FIG. 2 is an exploded perspective view of the subject socket terminal;
FIG. 3 is a longitudinal section through the mating end of the socket terminal; and
FIG. 4 is an exploded perspective view of the pin terminal according to the present invention.
The subject electrical terminal includes a socket terminal 10 and a mating pin terminal 12. The socket terminal includes an elongated contact body 14 having, on one end, a conductor engaging wire barrel portion 16 including a pair of conductor engaging ears 18 and a pair of insulation engaging strain relief ears 20. The opposite mating end 22 of the socket terminal includes a plurality of cantilever contact arms 24. The body also includes an annular recess 26 intermediate the ends thereof. The socket terminal 10 also includes a seamless cylindrical sleeve 28 having an inwardly curved flange 30 at the mating forward end and a plurality of outwardly bent latching tines 32 on the opposite end. The sleeve 28 is received over the body 14 with the cantilever contact arms 24 lying totally therein. The sleeve 28 is secured to the body 14 by a first annular crimp 34 which is received in the annular recess 26. A second annular crimp 36, spaced forwardly of the first annular crimp 34, is used to set the contact arms 24 to control the normal force applied thereby to a mating pin terminal received therein. This is best seen in FIG. 3. The socket terminal can also include an annular pad 38 of lubricating material which would be mounted in the end of sleeve 28 intermediate the free ends of the cantilever contact arms 24 and the flange 30 to be held in position thereby. The pad 38 would have an outer diameter substantially the same as the interior of the sleeve 28 and an interior diameter of sufficient depth to receive therein a mating portion of a pin terminal in wiping engagement.
The pin terminal 12 includes a body 40 having, on one end, a conductor engaging wire barrel 42 including a pair of conductor engaging tines 44 and insulation engaging strain relief tines 46. The mating end 48 of the pin terminal includes a stepped profile with a shoulder 50. The body also includes an annular recess 52 intermediate the ends of the body. A sleeve 54, similar to sleeve 28, is received over the pin body 40 with the inwardly directed flange (not shown) on the free end of the sleeve 54 engaging the intermediate shoulder 50 of the pin body 40. The sleeve 54 is secured to the body 40 by an annular crimp 56 which is received in the recess 52. The sleeve 54 also includes a plurality of latching tines 58.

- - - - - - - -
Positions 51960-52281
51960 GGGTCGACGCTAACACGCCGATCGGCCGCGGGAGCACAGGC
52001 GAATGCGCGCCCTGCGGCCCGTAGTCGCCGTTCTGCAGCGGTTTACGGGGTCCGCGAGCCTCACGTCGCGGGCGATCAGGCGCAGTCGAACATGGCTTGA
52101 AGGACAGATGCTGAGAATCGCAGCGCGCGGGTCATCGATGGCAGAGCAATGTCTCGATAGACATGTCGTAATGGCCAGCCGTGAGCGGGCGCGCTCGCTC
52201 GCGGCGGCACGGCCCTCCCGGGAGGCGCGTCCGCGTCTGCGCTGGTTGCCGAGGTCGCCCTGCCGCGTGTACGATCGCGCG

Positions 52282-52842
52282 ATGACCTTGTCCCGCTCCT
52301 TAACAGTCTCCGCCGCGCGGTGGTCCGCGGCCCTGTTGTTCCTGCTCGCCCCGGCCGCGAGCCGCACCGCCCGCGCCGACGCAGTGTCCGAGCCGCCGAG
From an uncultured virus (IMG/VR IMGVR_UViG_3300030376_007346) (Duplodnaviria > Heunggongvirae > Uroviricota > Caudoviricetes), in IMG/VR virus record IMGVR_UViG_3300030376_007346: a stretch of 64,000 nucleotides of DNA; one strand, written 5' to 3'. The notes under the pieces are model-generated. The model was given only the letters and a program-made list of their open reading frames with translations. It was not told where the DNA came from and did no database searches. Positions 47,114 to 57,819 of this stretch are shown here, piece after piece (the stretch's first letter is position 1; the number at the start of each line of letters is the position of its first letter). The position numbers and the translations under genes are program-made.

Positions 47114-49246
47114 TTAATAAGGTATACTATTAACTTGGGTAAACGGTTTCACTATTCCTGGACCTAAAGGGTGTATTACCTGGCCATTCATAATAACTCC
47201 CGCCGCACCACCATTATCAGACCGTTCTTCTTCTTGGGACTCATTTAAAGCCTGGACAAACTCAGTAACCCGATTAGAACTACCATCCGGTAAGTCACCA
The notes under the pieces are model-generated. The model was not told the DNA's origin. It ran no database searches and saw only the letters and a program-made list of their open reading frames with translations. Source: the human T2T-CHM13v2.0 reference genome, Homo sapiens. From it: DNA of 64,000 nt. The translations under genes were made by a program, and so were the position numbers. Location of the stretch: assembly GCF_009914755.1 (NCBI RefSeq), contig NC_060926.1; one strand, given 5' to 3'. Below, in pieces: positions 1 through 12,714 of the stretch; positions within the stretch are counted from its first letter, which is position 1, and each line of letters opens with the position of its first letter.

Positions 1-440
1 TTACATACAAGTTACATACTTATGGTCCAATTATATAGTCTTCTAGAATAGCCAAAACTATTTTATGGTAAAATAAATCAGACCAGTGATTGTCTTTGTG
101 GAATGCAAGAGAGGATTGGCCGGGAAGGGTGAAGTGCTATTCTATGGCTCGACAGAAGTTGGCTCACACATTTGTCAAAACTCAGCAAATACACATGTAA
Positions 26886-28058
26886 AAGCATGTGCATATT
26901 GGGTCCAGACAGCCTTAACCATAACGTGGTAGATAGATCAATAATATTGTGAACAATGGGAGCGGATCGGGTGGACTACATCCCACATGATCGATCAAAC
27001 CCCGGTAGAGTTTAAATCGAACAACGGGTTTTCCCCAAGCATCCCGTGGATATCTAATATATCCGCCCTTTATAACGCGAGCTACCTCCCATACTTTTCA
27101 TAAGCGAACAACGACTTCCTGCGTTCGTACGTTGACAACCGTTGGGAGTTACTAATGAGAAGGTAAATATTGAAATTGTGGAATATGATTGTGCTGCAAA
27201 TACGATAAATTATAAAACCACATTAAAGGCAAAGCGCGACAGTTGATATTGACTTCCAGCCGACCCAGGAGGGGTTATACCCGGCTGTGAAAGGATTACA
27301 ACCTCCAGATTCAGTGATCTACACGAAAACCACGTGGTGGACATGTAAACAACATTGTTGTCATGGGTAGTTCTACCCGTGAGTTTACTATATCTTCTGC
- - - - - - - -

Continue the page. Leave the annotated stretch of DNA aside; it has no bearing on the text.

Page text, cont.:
The pin and socket terminals 12, 10, respectively, are mounted in an associated housing, not shown, in a conventional manner after having first been crimped to the stripped ends of associated conductors 60, 62. The tines 58, 32 will engage with appropriate detents or shoulders (also not shown) in the housings to hold the terminals in place.
Preferably the sleeves 28 and 54 are made of seamless stainless steel tubing, or other similar materials, to serve as corrosion prevention and also as anti-overstress for the cantilever beams in the socket portion. Forming the sleeves from seamless tubing prevents any unwanted spreading or enlargement of the socket contact arms which would lessen the effectiveness of the electrical contact made between mating terminals.
The present invention may be subject to many modifications and changes without departing from the spirit or essential characteristics thereof. The present embodiment should therefore be considered in all respects as illustrative and not restrictive of the scope of the invention.
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|Citing Patent||Filing date||Publication date||Applicant||Title|
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|EP0123096A1 *||Mar 12, 1984||Oct 31, 1984||Allied Corporation||Two piece electrical socket contact assembly|
|EP0326447A2 *||Jan 10, 1989||Aug 2, 1989||Amphenol Corporation||Socket contact for an electrical connector|
|U.S. Classification||439/200, 439/936, 439/746, 439/839, 439/886, 439/843|
|International Classification||H01R13/11, H01R13/115, H01R13/187|
|Cooperative Classification||H01R13/111, Y10S439/936|